Reprint O&A News 2-27-2011
By Tommy Eden, Attorney
The most common question I am asked is “how do I (fairly and respectfully) fire someone without getting sued, or win the case if I do?” A good employer establishes written workplace rules for conduct, safety, appearance, etc. (Employee Handbook is the best place to give notice) and when those established rules are not followed the employer takes action. First, by disciplining the employee in an effort to bring the person back in compliance with the rules or expectations. Second, by terminating a non-performing employee or one who has engaged in workplace misconduct. Harder than it sounds.
The following is a short checklist an employer may consider before terminating an employee so that you can prove "just cause" before any fact-finder; i.e. grievance panel, EEOC, DOL, UC, Court, Jury, Arbitrator, etc. A “just cause” termination is the highest standard of proof that may be required in an employment case. Meet it and you typically will win before any fact finder. Written proof that you followed each one of these steps is a critical component to ultimately prevailing:
1) Can you prove that the employee had fair notice of the rules or standards of conduct or production standards?
• Have the rules been given to the employee, either orally or in writing? (Updated Employee Handbook with signed acknowledgement preferred; training log is even better)
• Are the rules related to the employer’s legitimate interests, e.g., customer loyalty, productivity, safety, security?
• After learning of the employee’s misconduct, did the employer promptly conduct an investigation? (24-48 hours to get started is best)
• Was the employee notified of the alleged misconduct? In writing?
• Was the employee given a chance to respond to the allegations?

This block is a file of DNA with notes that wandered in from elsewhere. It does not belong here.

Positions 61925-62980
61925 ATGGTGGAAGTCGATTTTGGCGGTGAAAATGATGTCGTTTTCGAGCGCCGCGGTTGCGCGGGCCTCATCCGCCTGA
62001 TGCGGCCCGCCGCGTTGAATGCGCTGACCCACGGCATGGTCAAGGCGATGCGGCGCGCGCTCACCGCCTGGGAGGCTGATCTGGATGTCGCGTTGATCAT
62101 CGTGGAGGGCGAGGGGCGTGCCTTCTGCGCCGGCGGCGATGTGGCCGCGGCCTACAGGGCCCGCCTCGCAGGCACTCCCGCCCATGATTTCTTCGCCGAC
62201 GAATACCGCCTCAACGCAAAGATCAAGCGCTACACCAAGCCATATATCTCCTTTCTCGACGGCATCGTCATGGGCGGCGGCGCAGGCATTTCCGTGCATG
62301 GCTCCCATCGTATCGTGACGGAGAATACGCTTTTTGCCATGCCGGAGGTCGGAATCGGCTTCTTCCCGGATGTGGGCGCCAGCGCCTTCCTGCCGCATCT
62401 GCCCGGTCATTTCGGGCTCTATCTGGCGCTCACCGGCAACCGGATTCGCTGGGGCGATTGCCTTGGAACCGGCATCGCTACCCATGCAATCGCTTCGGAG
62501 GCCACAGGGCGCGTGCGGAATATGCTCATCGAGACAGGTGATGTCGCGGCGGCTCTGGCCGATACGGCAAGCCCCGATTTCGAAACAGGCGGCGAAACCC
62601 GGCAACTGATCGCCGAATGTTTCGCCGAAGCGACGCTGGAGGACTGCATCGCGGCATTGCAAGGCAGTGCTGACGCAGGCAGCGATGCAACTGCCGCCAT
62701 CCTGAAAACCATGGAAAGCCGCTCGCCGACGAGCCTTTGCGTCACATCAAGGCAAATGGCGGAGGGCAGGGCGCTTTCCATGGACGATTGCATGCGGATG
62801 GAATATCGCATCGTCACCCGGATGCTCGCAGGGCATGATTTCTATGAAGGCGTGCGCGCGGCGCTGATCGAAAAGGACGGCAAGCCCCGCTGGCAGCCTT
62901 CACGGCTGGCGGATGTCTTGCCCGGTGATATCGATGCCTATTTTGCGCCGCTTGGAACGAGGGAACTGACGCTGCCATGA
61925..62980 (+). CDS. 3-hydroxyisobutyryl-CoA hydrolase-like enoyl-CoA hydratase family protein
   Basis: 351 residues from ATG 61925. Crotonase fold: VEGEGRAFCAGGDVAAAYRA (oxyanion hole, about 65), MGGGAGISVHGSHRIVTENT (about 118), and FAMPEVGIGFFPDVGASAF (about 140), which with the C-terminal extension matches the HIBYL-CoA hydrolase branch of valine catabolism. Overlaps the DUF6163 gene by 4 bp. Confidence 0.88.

• Did the employer investigate any claims made by the employee?
• Was there substantial evidence, after the investigation, of a rules violation you can identity in the Employee Handbook?
• Did you examine the employee’s personnel file? Including evaluations?
• Have other employees been disciplined for the same or similar violation?
• If so, have they received the same or similar discipline?
• Level of discipline for classes of offenses clearly set forth in Handbook?
• Is the proposed punishment reasonable in light of the violation?
• Will the discipline put the employee back in compliance with the rules (signed discipline receipt by employee is best way to show notice)?
• Will it encourage other employees to follow the rules?
• Should the employee receive a warning and a second chance for a minor violation or is a violation so gross as to require immediate discharge?
• Are there any mitigating circumstances, e.g., good work attendance, seniority, good disciplinary history, remorse by the employee?
• If the rule has not been previously enforced, have your given fair notice that will be in the future, i.e., righting the ship?
• Have you consulted an experienced HR professional or employment attorney before discharging a protected category employee?
Tommy Eden is a Lee County native, an attorney with the local office of Capell & Howard, PC and a member of the ABA Section of Labor and Employment Law and serves on the Board of Directors for the East Alabama SHRM Chapter. He can be contacted at email@example.com or 334-501-1540.